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I am doing an exercise in my R class, and I hope you can help. The task is to create my own script that determines whether or not a number is a palindrome. My idea was to create a repetition structure that records each digit in a number of any size, compares those digits in order, and then makes a call as to whether the number is a palindrome or not.

So far, I thought I could use the "for" command to break the number down, like this:

# Initialize
Number <- 242   
Number

N <- nchar(Number)    
N

# Find numbers and digits
if (Number == 0) {
    print ("Number must be greater than 0")
}

if (Number < 0) {
    print ("Number must be greater than 0")
}

for (i in 1:N) {
    print (Number)
    Digit <- Number %/% 10^(N-1)
    print (Digit)
    Number <- Number %% 10^(N-1)
    N <- N-1
}

The problem, though, is that since this structure overwrites the variables in each loop, I cannot print all the digits out separately once the loop is done. Can I command R to print out and record the digits produced in each loop, so that they can be compared to each other downstream and used to assess whether the original number was a palindrome or not? Thanks for your help.

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2  
Here's a hint to get you started: strsplit("242","") or as a vector: unlist(strsplit("242","")) –  thelatemail Sep 24 '12 at 2:09

2 Answers 2

There's better ways of checking for palindrome-ness in R, for which you should see the other answers. For your specific problem of keeping track of things during a for loop, one approach is to make a vector that's as long as the for loop and assign to the ith element of the vector in the ith iteration of the loop.

Number <- 12345
N <- nchar(Number)
backwardsDigits <- numeric(N) ## a vector of numerics of length N
for (i in N:1) {
    backwardsDigits[i] <- Number %/% 10^(i-1)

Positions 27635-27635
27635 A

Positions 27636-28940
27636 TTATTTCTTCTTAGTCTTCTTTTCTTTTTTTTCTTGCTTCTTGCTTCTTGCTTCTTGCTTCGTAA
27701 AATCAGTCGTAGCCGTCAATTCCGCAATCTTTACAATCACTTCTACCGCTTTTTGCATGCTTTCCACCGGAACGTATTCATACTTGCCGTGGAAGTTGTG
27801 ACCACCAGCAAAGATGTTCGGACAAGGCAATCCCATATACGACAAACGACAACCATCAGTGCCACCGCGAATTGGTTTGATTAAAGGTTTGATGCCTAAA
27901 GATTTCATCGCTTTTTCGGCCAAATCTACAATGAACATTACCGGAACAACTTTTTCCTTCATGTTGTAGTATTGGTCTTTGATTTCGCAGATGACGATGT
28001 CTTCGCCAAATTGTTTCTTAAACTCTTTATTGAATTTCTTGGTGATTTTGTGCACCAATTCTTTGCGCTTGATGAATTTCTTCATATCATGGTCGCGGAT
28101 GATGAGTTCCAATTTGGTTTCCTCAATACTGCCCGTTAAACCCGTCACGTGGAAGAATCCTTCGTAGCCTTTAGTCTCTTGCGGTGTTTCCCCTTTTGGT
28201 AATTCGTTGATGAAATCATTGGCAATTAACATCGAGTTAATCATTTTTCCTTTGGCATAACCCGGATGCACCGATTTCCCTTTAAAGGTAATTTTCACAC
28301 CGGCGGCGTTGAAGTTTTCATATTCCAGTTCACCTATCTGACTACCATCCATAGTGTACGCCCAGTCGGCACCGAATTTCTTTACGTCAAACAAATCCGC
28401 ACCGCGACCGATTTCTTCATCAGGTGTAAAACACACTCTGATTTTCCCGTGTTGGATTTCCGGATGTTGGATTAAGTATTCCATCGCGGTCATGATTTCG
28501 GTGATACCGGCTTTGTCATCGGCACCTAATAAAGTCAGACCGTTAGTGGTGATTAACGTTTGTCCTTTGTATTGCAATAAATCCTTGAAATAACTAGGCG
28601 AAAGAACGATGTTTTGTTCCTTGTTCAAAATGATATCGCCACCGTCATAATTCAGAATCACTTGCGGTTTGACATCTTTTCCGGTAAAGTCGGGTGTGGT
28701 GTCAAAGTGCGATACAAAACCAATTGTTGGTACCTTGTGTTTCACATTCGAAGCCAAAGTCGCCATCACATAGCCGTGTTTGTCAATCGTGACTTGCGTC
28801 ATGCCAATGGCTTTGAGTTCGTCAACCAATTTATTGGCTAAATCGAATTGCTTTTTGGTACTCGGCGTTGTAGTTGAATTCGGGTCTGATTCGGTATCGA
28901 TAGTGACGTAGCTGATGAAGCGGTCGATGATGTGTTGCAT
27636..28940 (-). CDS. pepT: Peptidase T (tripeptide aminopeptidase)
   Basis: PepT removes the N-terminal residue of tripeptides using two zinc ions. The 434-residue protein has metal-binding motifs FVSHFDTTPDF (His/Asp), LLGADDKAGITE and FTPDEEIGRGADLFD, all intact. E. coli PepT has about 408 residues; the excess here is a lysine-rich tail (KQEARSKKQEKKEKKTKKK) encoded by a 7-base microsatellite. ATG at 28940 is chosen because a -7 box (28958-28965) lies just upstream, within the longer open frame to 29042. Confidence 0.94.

Number <- Number %% 10^(i-1)
}

backwardsDigits

all(backwardsDigits == rev(backwardsDigits))

You could use forwardsDigits instead by writing to forwardsDigits[N - i + 1] in the loop. You don't really need to print anything during the loop, though it can be helpful for debugging.

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for(i in N:i)? Really? –  Spacedman Sep 24 '12 at 7:16
    
oops, N:1. Fixed now. –  Gregor Sep 24 '12 at 7:34
    
that probably worked for you because i was 1 from the previous iteration of the loop :) –  Spacedman Sep 24 '12 at 9:07

As @thelatemail suggested, there is another (perhaps more intuitive way) to do this.

First, let's convert the number 117711 to a string and split it up.

charsplit <- strsplit(as.character(117712), "")

[[1]]
[1] "1" "1" "7" "7" "1" "2"

Then, we'll take it out of list form and reverse it

revchar <- rev(unlist(charsplit))

[1] "2" "1" "7" "7" "1" "1"

Finally, we'll paste these together and convert them into a number:

palinum <- as.numeric(paste(revchar, collapse=""))

[1] "217711"

We can then check if they're identical:

117712 == palinum

[1] FALSE

We can even write a function to do it for us.

is.palindrome <- function(number){
  charsplit <- strsplit(as.character(number), "")
  revchar <- rev(unlist(charsplit))
  palinum <- as.numeric(paste(revchar, collapse=""))

  number==palinum
}

is.palindrome(117712)
[1] FALSE

is.palindrome(117711)
[1] TRUE
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1  
You could also use identical to check if the two vectors are the same forwards and backwards without having to do the paste & collapse step. I.e. charsplit <- unlist(strsplit(as.character(10200201), "")); identical(charsplit,rev(charsplit)) –  thelatemail Sep 24 '12 at 3:33
    
And really only need to compare the first floor(n/2) and last floor(n/2) –  mnel Sep 24 '12 at 5:31
    
@thelatemail An excellent point. This has the added benefit of allowing it to work for characters as well. Feel free to adjust it. –  sebastian-c Sep 25 '12 at 0:47

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